8. New views of risk, investment and return. Fresh, informed attitudes to return on investment for charities mean no more timid under-achieving from what was once the worst-resourced and most risk-averse sector.
9. Aiming higher. Increased aspirations of excellence. Charities will become renowned for boldly and enthusiastically doing things right. No more aiming low or settling for sub-standard. Every donor will come to expect the same care and service levels that should be (but too often isn’t) routinely enjoyed by legacy pledgers, long-term supporters and major donors.
10. Improved public passion for the changes fundraising leads to, based on better storytelling, understanding and clear explanation of the daily realities of charities. The public’s view of charity expenditure on administration is just one of a range of issues that need better explanation. Charities have allowed the public to believe that any such expenditure is a bad thing, that lower expenditure on administration must by definition be good. Yet donors should insist that charities are properly and appropriately administered, otherwise how can anyone be confident that any of their gift will get through to the cause they wish to support? With appropriate, carefully judged investment in the efficient and effective running of the organisation, donors’ funds won’t risk being wasted.
11. Eagerly innovating to change the face of charity. Social marketing and networking plus innovative new platforms and changing technologies all can be combined now to offer donors new ways of connecting, networking, sharing and spreading inspirational campaigns and messages. Pressure and undue persuasion will be unacceptable. Traditional charity marketing will be replaced by new, authentic, donor-centred ways of communicating.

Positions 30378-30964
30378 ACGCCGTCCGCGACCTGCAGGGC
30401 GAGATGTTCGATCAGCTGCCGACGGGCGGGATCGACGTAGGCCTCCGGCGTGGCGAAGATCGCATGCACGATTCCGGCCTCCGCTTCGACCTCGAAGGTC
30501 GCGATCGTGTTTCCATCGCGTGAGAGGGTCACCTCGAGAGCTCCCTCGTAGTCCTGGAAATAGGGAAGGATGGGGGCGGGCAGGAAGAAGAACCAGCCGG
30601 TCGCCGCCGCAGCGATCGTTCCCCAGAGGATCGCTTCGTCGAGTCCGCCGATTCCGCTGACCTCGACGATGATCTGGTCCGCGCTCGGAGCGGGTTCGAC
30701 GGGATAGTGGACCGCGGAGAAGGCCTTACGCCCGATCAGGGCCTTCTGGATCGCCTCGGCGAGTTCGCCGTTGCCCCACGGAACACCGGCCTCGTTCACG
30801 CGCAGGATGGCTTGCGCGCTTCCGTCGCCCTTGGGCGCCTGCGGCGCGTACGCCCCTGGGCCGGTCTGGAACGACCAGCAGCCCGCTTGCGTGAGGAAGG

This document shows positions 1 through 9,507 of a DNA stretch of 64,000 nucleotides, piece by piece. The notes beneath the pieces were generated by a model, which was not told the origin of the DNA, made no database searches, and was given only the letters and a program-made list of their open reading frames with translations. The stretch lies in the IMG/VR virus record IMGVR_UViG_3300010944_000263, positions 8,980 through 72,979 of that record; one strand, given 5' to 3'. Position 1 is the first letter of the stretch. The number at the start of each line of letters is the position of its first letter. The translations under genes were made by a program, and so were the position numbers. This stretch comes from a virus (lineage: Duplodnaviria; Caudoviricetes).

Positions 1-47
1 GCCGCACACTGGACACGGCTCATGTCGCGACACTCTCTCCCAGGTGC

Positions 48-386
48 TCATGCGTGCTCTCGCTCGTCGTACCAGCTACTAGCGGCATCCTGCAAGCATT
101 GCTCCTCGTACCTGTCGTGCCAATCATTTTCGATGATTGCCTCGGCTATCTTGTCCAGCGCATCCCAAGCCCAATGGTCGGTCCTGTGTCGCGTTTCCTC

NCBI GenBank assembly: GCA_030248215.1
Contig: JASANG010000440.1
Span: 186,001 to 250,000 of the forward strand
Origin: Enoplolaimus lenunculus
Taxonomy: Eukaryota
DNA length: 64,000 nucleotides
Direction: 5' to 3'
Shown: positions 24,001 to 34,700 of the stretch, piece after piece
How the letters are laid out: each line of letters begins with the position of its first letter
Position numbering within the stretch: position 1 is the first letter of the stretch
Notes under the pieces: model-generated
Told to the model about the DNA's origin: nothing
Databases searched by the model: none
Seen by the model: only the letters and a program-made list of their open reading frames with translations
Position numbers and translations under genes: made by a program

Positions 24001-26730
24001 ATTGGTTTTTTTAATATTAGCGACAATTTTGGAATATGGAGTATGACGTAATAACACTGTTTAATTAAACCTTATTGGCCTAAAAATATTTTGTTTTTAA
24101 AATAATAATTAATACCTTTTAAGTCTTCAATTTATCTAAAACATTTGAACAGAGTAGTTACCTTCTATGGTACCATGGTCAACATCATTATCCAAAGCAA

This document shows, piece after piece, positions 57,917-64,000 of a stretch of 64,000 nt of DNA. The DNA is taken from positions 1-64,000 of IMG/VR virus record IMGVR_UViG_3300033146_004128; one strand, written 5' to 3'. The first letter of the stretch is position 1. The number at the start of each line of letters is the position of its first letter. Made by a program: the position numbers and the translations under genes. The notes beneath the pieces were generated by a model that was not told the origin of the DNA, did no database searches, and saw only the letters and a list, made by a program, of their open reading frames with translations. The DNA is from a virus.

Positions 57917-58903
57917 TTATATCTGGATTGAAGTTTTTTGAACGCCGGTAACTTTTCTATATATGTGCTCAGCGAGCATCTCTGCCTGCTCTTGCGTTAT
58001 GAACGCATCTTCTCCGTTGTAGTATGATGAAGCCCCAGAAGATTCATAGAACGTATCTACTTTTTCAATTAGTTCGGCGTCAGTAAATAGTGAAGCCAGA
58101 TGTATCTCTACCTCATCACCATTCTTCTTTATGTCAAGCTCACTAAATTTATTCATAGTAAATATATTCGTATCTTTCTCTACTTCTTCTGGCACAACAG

12. A new promise to donors. Donors will support solutions that are consistent with what they believe. For everyone who wants to make a difference in this troubled world, the most delightful, fulfilling action will be to support a donor-centred charity. So, the Commission has defined practical actions where fundraisers can and should give their audiences a better experience of how they make a rewarding difference when they become a donor.
Promise: a proud new commitment to everyone who makes a difference by being a donor.
When supporters can easily see the impact from and the benefits of their support they’ll want to do more of it and will tell their friends. The scale and range of changed practices outlined in the following practical actions give the Commission confidence to believe that all fundraisers in future will be able to make a detailed, inspirational compact with their donors and stick to it, so that supporters can better understand and appreciate their role in supporting the causes that matter to them. All charities should make such a promise, so that their supporters know what they can expect from the causes they support and that the solutions they provide together will be entirely consistent with what supporters believe in and want.